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  • Writer's pictureStephanie Gaur

Where It All Began (part 1)

“There is something wrong with your baby’s brain.” All of the air is sucked out of my chest. It is as if my soul has left my body, hanging over me, suspended in that moment. Suspended in a sea of nothingness– totally numb.

Nothing. Nothing. Nothing.

Then a flood.

My heart tears at my chest and I gulp in a few shallow breaths as a wave of nausea consumes me.


Ultrasound

I was 34 weeks into my second pregnancy. Baby was growing well. I was swollen and sore and eager to meet our second sweet girl. At a routine weekly visit to my OB, my doctor recommended an ultrasound to determine the baby’s weight and position as I prepare for labor. My sweet hubby, Chris, picked me up from work before the appointment and, running late, we didn’t get a chance to eat. Stomachs rumbling, we walked down the hall to the ultrasound office and waited for the tech to enter the room.


We had undergone half a dozen ultrasounds at this point between both pregnancies, so we spent some time in small talk with the ultrasound tech, mentioning our plans for the baby’s room and ideas for her name. She took all of her required photos and pleasantly instructed us to go back and meet with our doctor.

Meeting with the Doctor

Back down the hall we traversed cooing over our sweet ultrasound photos, pondering whose nose she would inherit. We were escorted into the farthest exam room, which I’ve since referred to as the “bad news room”. We waited hungrily and quite impatiently for the quick follow up meeting with the doctor who would tell us that the baby looks good and we would see her next week. Like I said, we had done this a bunch of times and knew the routine by now. The wait seemed abnormally long, but I thought nothing of it. Surely the doctor had a few patients to see before us. Finally, the polite knock at the door.


Dr. P peeked her head in and shared a friendly hello. She sat in the swivel stool across from us and we smiled politely back– our last few moments of normalcy and calm.


Then the blow. “There is something wrong with your baby’s brain.”


As my heart and breath betrayed me, she continued on. Through the fog encapsulating my mind, I tried to listen, but I only grasped bits and pieces of what she was saying. “There seems to be extra fluid in the left ventricle of the baby’s brain. I called the high-risk OB, and he looked through your scans. He would like you to be immediately transferred to Colombia University Medical Center in the city. They will be better equipped for this delivery and a NICU stay. She will likely need brain surgery after she is born to drain the fluid using a shunt.”


My words had failed me. Brain surgery? Shunt? What does that even mean? I sat there on the exam table, lips tight, eyes wide, tears staining my cheeks. Chris, my rock, jumped into action, taking in all of the information we needed, planning next steps in his mind. He knew his role in all of this. He would make sure his wife and his baby got the care we needed– its like he didn’t even skip a beat. I, on the other hand, was totally useless. I couldn’t piece together a sentence. As we walked out of the office we were supposed to stop and talk to the woman at the front desk to get the referral paperwork we needed. I walked out of the exam room, into the waiting room, right past the front desk, and out the door. In that moment, I was unfit to speak to another human.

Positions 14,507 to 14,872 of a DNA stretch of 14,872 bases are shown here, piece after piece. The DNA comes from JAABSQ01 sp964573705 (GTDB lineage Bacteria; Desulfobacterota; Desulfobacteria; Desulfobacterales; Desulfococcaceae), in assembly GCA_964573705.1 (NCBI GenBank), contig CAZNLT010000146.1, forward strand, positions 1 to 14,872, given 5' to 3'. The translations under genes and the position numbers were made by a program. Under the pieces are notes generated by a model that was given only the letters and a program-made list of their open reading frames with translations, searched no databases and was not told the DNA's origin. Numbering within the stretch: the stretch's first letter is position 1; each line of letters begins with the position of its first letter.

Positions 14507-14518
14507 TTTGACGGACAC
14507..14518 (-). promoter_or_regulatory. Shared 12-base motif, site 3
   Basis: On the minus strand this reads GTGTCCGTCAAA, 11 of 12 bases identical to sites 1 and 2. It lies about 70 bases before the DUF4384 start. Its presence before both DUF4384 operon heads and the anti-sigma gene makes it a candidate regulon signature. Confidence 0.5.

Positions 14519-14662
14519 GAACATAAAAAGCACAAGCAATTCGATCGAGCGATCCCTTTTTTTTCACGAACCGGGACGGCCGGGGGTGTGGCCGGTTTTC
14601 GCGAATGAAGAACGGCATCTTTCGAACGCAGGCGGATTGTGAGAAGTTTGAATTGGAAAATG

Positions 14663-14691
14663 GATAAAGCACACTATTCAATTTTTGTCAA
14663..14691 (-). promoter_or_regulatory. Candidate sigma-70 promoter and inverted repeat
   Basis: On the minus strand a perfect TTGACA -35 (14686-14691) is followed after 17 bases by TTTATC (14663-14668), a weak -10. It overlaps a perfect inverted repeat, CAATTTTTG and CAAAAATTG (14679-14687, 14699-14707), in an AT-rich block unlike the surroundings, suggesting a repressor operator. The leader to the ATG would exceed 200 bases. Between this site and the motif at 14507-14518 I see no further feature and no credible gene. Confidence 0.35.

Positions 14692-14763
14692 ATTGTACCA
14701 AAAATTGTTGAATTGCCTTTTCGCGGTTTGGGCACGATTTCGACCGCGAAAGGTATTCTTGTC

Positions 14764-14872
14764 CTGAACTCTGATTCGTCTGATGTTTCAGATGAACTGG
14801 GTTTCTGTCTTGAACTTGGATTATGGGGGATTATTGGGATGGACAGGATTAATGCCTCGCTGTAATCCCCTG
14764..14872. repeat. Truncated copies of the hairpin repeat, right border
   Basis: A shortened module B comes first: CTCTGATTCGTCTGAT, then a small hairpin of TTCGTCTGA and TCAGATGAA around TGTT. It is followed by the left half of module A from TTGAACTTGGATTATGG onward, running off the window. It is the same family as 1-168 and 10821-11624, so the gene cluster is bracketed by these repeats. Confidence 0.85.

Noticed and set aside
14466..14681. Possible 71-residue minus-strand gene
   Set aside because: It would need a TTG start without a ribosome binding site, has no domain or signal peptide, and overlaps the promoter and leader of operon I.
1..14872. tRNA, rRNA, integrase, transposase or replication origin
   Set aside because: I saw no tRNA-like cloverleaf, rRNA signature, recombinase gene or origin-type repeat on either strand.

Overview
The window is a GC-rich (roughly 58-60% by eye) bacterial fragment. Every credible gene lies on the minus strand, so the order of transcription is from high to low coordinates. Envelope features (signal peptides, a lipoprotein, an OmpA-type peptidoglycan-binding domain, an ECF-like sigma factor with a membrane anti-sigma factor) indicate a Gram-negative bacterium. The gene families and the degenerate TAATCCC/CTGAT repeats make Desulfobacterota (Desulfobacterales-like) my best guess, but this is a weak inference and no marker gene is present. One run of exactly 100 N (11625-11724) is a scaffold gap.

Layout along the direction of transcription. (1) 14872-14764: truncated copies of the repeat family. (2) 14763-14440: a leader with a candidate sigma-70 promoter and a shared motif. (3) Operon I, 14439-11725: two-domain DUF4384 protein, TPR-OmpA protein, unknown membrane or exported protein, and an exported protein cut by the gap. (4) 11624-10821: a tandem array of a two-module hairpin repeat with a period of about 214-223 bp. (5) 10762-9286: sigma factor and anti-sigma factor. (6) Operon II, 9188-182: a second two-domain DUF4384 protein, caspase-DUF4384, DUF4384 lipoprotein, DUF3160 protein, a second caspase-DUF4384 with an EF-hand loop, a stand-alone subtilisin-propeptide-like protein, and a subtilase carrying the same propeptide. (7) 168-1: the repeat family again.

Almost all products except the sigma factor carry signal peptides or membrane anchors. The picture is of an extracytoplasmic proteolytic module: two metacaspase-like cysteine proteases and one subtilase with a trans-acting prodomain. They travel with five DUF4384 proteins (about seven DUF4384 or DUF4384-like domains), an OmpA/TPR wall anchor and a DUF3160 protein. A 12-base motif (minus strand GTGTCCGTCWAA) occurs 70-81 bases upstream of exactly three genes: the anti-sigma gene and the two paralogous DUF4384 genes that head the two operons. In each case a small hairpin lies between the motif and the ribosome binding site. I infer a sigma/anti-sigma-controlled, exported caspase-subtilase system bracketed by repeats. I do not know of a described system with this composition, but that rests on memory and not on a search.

The Aftermath

When we got out to the car, we called my parents. Mom answered with a cheery, “hi, sweetie!”

“Hi Mom, is Dad there? Can you both come on the phone for a minute?” I mustered.

I sat silent while Chris delivered the news and shared what our next steps would be. To be honest, I can’t even remember their reaction. My head was still swimming. I remember watching a bead of rain slowly zigzag down the passenger window and pool up at the base.

The next thing I remember, we were down the road at a local eatery trying to get some food into our empty stomachs while we processed what had just happened. Chris ordered a burger and some fries from the ornery owner– I’m sure my mental status at the time played a role in my perception of him. I sat in the booth, staring at a cardboard boat of fries, unable to bring it to my mouth. I couldn’t eat. I couldn't speak. All I could do was cry.


Soaking it All In

That night I lay awake in bed, my mind spinning. Thoughts bounced through my mind, one after another– unproductive thoughts, I might add. “Don’t Google it.” I remember the doctor saying. Well, of course I was going to Google it. I read through scholarly articles-- that may as well have been written in a foreign language-- and read about drainage devices and syndromes. “It’s going to be okay,” I coached myself. She will have this surgery and then she will be fine. We can correct the issue and she will live a normal life.” Finally, I drifted off for a few hours of unrestful sleep.


But that was only the beginning.


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1 Comment


kwinsted
kwinsted
Jan 30, 2022

Very well written, Stephanie! I can’t wait to read more!

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